Marijuana Decriminalization Bill: How Many Cases Does St. Louis Circuit Attorney Handle?

Categories: Crime, Politics

marijuana image 1.jpeg
via Wikimedia Commons
One of the more contentious proposals making headlines this month at the St. Louis City Board of Aldermen is an initiative to decriminalize marijuana in the city -- by pushing law enforcement agencies to avoid harsh prosecutions of those caught with small amounts of pot.

Some new amendments are expected to be added to Alderman Shane Cohn's bill tomorrow -- and in the meantime, he and the St. Louis Circuit Attorney's Office have been in discussions about how his ideas might ultimately work. Cohn hopes his bill would move cases from the Circuit Attorney to the lower court system.

So what is the volume of cases that could be impacted? The Circuit Attorney's Office has provided Daily RFT estimates on the number of eligible cases from 2012.

See Also:
- Missouri Legislators Who Want to Legalize Or Decriminalize Marijuana
- Two Charged in Facebook Marijuana Deal That Turned Violent

Susan Ryan, spokeswoman for St. Louis Circuit Attorney Jennifer Joyce, tells us that in 2012, the office took on a total of around two hundred marijuana misdemeanor cases in which those charged did not have prior offenses and had under 35 grams. Those cases also involved suspects who weren't facing additional charges (such as having an illegal weapon and possessing pot).

Based on those parameters, these two hundred or so cases are marijuana charges that would have been eligible, under Cohn's proposal, to potentially be brought to the City Counselor's Office of St. Louis and treated as a lower offense, instead of to the Circuit Attorney.

Alderman Shane Cohn.jpeg
Alderman Shane Cohn

Ryan explains that in 2012, there were hundreds more marijuana misdemeanor cases processed through Joyce's office, but due to other factors -- such as criminal history and connections to other charges -- they would not have been eligible to face a lower punishment under the Board of Aldermen bill, on full view below.

"A majority of the citizens of the City of St. Louis understand...that there is a very real and unfair punishment associated with this," Cohn tells Daily RFT. "We are not trying to encourage use -- we are trying to just go about this in a smart manner, in terms of not unreasonably or harshly punishing people, but at the same time, alleviating the case load in our Circuit Court system."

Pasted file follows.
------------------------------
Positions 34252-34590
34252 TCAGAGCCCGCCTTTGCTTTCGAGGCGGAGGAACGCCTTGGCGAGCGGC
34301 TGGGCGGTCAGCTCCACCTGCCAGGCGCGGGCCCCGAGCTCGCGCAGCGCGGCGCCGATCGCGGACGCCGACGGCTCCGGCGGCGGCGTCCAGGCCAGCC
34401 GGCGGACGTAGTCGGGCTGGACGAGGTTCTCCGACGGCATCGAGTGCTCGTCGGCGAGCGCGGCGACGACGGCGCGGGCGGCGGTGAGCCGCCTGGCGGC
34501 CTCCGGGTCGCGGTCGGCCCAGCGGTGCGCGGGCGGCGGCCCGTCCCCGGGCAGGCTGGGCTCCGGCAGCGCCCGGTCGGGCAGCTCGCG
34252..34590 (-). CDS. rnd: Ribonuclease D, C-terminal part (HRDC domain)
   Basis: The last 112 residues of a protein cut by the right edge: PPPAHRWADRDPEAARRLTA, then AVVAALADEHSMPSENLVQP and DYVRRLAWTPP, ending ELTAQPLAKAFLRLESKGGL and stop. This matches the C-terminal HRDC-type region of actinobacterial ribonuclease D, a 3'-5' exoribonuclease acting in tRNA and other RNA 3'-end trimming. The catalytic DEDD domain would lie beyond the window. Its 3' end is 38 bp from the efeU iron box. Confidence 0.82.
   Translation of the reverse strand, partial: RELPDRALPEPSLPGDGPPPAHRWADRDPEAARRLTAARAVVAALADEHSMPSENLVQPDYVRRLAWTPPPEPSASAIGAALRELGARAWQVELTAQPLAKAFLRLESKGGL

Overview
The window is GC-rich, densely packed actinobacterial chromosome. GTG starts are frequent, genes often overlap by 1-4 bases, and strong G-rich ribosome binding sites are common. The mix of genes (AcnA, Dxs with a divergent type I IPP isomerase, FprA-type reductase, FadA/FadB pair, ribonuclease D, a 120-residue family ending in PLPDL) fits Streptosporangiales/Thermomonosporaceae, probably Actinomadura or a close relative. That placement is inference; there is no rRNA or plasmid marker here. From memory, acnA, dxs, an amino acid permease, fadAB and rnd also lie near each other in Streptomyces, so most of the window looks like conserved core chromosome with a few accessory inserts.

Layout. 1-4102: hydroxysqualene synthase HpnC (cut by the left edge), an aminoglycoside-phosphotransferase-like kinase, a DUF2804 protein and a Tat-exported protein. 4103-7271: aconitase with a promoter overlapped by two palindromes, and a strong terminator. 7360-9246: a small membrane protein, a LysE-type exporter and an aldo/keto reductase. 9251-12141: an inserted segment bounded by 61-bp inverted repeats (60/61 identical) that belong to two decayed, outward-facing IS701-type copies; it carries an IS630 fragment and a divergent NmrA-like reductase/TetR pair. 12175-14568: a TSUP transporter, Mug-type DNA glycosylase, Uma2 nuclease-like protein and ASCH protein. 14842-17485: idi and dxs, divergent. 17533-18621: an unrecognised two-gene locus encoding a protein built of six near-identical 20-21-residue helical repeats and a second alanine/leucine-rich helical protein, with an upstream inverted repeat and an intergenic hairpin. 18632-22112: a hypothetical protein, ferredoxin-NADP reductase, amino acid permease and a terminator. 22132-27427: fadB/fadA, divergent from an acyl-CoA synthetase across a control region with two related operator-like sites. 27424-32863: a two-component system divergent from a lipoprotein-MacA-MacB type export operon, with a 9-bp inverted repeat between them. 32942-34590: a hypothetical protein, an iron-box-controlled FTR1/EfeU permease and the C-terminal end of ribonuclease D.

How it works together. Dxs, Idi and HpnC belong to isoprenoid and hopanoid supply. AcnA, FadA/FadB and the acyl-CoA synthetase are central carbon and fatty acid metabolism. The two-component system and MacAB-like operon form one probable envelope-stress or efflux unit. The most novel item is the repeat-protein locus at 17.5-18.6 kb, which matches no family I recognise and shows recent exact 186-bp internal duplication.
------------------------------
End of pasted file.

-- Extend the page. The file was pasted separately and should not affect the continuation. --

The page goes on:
The Police Department, Ryan explains, does currently have the option to bring cases to either the Circuit Court system or the City Counselor's Office. But Cohn's bill, which also addresses questions of medical marijuana, would create more specific language for how and when police should send cases to the lower court -- for less harsh punishments.

Ryan emphasizes that there is no way to quantify exactly how many cases would have faced these lower charges, given that there are a lot of factors involved when police officers catch a suspect with pot and make the decision of where to send them.

But Cohn says he hopes that, if enacted, his proposal would function as a win-win for the various law enforcement agencies and for public safety more broadly.

"At the end of the day, we need to be fair and reasonable -- and mindful of the precious resources we have at the government," he says. "It's doing the right thing. There are issues with substances being used and abused. We don't encourage the use of it -- but we don't want to unreasonably burden our citizens."

As its currently written, in its first draft form introduced on January 11, the bill maintains that is unlawful to possess marijuana, but provides an exception for lawfully prescribed medical marijuana -- a prescription that would come from another state, since medical marijuana is not established in Missouri.